How to Prepare Your Dog for a New Baby
Get tips on preparing your dog for the changes that come with a new baby.
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It’s also practical to have your dog wait for permission before getting up on furniture--you won’t find yourself with a lapful of canine every time you sit down to nurse. Dogalini can come up and sit or lie down next to you when you invite her, if you like. Practice with a life-size infant doll, or even have a dog-savvy friend come over with her actual baby--the more realistic your training, the better prepared your dog will be.
Bring Home Baby’s Smell
Last but not least, bring home Baby’s smell before you bring home Baby--take an item of the baby’s clothing and let Zippy get acquainted a day or even an hour before the newborn or new adoptee comes in the door. The less novelty value Baby has, the less rambunctious Zippy is likely to be. If you know Zippy will get totally beside himself when the baby-toting parent comes in the door, having them meet outside may make things calmer. Or perhaps a friend could hold Baby for a few minutes while Zippy greets the people he’s been missing. Leave the baby-greeting for last, after Zippy’s had a chance to settle down.
I’ve just scratched the surface here. You know your own situation best. Think through your daily routine with your dog. What will change? What manners behaviors will you find most useful in your home? What needs does your dog have that absolutely must be met no matter how tired and preoccupied you are? Can you find workarounds for those things you won’t reliably be able to provide? The more thoroughly you prepare, the lower the stress, and the lower the stress, the happier the family. The Dog Trainer wishes you all the best!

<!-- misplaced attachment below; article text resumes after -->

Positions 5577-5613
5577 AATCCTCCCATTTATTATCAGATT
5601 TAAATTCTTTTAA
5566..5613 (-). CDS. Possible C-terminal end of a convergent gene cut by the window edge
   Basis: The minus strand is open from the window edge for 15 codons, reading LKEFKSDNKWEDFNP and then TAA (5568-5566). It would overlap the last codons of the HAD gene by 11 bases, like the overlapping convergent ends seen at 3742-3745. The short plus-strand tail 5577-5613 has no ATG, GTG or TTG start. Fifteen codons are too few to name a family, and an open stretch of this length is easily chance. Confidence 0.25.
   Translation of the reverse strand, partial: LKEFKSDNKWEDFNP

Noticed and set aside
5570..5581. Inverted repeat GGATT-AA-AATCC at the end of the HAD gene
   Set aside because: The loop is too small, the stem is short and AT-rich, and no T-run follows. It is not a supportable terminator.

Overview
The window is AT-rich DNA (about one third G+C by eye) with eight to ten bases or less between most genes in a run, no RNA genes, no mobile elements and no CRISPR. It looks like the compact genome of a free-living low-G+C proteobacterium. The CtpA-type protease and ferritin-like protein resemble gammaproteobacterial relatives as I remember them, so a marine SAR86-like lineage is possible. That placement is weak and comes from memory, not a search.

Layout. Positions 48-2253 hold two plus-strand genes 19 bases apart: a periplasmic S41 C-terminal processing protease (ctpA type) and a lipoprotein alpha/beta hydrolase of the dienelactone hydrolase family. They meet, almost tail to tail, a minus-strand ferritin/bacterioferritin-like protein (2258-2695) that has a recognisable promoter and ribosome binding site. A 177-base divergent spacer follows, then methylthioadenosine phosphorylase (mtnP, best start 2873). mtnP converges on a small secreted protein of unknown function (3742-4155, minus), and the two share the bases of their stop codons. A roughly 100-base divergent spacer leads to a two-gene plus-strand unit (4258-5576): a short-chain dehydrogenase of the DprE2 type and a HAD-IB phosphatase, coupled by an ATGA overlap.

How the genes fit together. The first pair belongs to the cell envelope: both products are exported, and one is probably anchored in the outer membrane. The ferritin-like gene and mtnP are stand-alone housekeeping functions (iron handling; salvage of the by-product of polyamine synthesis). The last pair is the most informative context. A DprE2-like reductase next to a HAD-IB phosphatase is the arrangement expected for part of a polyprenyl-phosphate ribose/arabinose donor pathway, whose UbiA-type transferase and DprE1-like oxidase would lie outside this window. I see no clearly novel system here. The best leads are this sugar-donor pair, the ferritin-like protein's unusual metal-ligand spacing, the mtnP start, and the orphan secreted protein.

I welcome your comments and questions – email email@example.com. And you can talk to me on Facebook, where, amazingly enough, I’m The Dog Trainer. Dogalini is me on Twitter. That’s it for this week – thanks for reading.
The ASPCA has a nice short guide to baby prep, here.
Hetts, Suzanne, and Daniel Estep. Helping Fido Welcome Your Baby. DVD (Animal Behavior Associates, 2007).
Pelar, Colleen. Living with Kids and Dogs … Without Losing Your Mind (Dogwise, 2007).
Ryan, Terry. Sounds Good Audio CD: Babies (Legacy Canine Behavior and Training, 2005).
Scott-Fox, Penny. And Baby Makes Four: A Trimester-by-Trimester Guide to a Baby-Friendly Dog (TFH, 2007).
Shryock, Jennifer. Dogs and Storks: Preparing Families with Dogs for Life with Baby! DVD (Dogs & Storks; n.d.).
The Sense-ation and Sense-ible front-clip harnesses are sold online, here. The EasyWalk Harness, by Premier, is sold in many brick-and-mortar pet supply shops. Which harness is right for you depends partly on your dog’s size and build, so experiment if you need to. Also, for many dogs, the harness is more secure if paired with a martingale (“Greyhound”) collar (one is illustrated here). Choose a wide martingale made of comfortable fabric, not chain, and fit it so that it’s just tight enough not to slip over your dog’s head. Its purpose is to provide security, not to give so-called “corrections.” Attach the clip on your dog’s leash to both the harness and the loop on the martingale.
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